“So I owe Jason a big thank you there!”

Swanberg based Wilde’s lead character on “my friend Kate Thomas, who works at Half Acre Brewing. She’s the sort of woman who works in a guys’ world. The Kate character in the movie — yeah, I used the same name! — was developed through a lot of conversations with the real Kate, and learned that it’s tough. It’s hard because you want to hang out with the people you work with and you want to be able to be a part of it, but the craft beer world now is very guy-centered.

“It may be changing a bit, but like all the liquor businesses, it’s overwhelmingly dominated by men. It’s very much a dude’s world.”

The focus of “Drinking Buddies” is the work lives and personal lives of the four principal characters — revealing the challenges men and women face in the workplace. The tricky part: when platonic friendships and working relationships turn romantic.

“I think it’s a universal situation that people will identify with — particularly if they work at a smaller company,” said Swanberg.

Because he knows Chicago so well and continues to make it his home, Swanberg added a sense of reality to the setting for “Drinking Buddies.”

Along with filming in the Revolution Brewery and using its employees as extras, “it’s nice as a writer and director to know the city that you are shooting in, because you can be so specific.

“You know the apartments these characters live in, you know the bars they drink at, you know what neighborhoods they hang around in.

“For this film it was all about looking in Logan Square, Humboldt Park — places like that. For example, for Ron’s character we found a really cool place, right off Halsted, where cool restaurants are.”

One “real Chicago guy” who played a key part in the production was co-star Jake Johnson, who grew up in Evanston and Winnetka.

Now enjoying success in the hit Fox sitcom “New Girl,” “Jake really loved getting the chance to spend a few weeks back in Chicago last summer,” Swanberg said. “… He was one of the main supporters of Chicago as were sort of thinking about where to shoot the film.”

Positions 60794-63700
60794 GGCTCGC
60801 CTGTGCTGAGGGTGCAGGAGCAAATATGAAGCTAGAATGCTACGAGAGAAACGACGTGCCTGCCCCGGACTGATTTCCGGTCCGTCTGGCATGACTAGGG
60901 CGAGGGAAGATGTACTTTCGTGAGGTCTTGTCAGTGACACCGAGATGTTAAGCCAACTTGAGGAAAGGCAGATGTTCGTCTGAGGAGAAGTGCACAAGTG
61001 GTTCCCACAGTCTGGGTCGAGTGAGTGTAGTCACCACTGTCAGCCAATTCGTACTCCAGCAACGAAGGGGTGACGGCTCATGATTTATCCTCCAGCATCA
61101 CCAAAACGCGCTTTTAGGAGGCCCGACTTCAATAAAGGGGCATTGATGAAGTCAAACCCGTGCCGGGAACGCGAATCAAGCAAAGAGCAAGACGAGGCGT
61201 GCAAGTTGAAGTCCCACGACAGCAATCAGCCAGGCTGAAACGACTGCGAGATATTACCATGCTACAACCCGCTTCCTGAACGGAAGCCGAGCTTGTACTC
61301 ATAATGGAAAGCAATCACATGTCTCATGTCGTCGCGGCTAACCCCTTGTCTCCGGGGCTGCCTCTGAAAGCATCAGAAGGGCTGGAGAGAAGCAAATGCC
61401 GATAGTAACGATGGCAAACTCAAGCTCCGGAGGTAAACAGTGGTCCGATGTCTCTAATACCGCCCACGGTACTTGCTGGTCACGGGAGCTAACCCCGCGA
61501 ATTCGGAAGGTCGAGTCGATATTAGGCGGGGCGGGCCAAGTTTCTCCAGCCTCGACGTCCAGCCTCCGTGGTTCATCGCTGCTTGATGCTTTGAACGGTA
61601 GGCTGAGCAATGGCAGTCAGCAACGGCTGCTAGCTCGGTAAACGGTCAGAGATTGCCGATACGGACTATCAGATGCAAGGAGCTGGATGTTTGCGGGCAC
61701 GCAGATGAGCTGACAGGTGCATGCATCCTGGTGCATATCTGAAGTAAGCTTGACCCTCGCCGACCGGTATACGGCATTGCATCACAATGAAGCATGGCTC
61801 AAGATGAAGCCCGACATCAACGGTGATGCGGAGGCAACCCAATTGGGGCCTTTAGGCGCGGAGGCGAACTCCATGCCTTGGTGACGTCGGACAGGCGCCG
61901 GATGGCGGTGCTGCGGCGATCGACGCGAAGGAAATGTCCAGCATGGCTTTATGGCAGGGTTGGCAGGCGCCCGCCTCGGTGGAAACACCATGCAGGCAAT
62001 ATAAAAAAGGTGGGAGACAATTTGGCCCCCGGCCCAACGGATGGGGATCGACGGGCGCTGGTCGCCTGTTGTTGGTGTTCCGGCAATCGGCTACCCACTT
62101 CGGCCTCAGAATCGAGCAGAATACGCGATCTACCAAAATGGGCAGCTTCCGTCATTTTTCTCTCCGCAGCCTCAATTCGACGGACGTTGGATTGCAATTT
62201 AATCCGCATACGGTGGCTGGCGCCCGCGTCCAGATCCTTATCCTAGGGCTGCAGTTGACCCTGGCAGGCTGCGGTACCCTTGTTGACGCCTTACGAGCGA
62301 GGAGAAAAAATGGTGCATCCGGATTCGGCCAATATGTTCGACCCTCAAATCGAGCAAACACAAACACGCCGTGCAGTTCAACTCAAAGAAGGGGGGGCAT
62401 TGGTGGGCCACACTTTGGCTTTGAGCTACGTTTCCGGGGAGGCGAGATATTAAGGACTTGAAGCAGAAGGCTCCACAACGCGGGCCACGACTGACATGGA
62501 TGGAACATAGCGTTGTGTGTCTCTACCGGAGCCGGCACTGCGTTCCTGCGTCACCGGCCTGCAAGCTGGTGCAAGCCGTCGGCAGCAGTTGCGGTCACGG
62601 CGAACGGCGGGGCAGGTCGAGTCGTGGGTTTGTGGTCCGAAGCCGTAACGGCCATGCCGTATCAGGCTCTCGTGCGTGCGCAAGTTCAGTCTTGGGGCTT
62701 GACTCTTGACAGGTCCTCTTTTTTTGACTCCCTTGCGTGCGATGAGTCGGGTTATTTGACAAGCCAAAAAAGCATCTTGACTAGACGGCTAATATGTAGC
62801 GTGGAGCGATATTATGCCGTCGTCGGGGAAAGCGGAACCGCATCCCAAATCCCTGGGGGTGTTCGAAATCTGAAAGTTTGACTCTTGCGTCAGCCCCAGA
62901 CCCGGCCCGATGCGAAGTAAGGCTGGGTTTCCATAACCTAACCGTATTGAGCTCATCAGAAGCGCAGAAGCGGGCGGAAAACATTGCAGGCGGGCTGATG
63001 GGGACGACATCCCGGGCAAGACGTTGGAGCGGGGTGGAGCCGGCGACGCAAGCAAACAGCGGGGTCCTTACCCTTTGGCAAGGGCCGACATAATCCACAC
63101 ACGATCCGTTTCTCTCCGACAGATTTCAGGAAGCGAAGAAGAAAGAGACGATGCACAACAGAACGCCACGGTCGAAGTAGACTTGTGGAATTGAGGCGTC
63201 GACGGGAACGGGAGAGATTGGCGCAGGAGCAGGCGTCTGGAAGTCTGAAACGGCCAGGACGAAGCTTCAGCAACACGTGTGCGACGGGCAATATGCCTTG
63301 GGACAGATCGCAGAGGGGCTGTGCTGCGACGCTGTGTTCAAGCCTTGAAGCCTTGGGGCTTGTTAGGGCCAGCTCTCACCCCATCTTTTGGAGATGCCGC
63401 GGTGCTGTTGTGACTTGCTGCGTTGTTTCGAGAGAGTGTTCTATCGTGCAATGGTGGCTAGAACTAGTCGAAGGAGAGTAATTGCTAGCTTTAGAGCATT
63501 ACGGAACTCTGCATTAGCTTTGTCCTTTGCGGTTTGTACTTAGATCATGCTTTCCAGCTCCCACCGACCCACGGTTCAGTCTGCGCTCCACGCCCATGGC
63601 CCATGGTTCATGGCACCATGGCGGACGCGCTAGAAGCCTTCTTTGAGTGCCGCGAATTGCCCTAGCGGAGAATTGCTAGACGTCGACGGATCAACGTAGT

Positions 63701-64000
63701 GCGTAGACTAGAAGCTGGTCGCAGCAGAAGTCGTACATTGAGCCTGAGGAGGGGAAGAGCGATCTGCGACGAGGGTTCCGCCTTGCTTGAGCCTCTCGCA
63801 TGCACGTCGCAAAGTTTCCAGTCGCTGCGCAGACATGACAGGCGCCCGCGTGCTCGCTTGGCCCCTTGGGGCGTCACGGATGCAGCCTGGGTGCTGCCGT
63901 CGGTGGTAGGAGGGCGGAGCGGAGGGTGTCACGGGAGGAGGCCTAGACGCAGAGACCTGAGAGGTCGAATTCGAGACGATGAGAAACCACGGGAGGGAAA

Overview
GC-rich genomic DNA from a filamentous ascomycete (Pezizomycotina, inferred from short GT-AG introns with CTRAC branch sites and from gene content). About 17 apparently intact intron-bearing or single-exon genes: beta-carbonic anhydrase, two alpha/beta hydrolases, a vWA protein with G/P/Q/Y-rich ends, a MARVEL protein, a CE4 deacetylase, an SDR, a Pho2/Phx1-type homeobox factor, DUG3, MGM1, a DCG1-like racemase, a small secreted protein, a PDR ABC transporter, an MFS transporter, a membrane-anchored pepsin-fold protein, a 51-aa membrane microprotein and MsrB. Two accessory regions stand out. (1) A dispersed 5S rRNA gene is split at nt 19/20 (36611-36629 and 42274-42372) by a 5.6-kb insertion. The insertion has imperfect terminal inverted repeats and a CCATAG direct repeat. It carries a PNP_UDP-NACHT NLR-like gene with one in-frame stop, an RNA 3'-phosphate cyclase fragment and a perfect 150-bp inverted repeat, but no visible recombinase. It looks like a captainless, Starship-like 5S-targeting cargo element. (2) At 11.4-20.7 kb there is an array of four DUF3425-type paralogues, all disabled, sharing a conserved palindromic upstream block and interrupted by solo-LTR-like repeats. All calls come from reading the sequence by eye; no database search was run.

When questions arose about relocating to a cheaper city, “it was Jake who immediately said, ‘If it is not shot in Chicago, then it kills a lot of the incentive into why this movie is special.’ ”

This upcoming weekend will be a big one for Swanberg, as he also stars (“but just as an actor for hire,”) in the horror movie “You’re Next.”

“It’s nice to mix things up,” he said, but I like making my own films — especially in Chicago.”

On that front, Swanberg’s next offering will be “Happy Christmas,” which stars his “Drinking Buddies” actress Anna Kendrick.

“I shot a lot of it in my house,” said Swanberg, about the film that also stars Melanie Lynskey (“Two and a Half Men”), Lena Dunham and Mark Webber (“Scott Pilgrim vs. the World”).

“Melanie and I play a couple with a kid and Anna Kendrick plays my little sister, who has broken up with her boyfriend and decided to move to Chicago and sort of hit the reset button on her life.

“She moves into our basement and turns out to be not quite the roommate we expected.

“It’s not exactly the typical holiday movie fare,” added Swanberg with a chuckle. “But it’s all about relationships — something I think I’ll always make films about.”

Email: bzwecker@suntimes.com

Twitter: @BillZwecker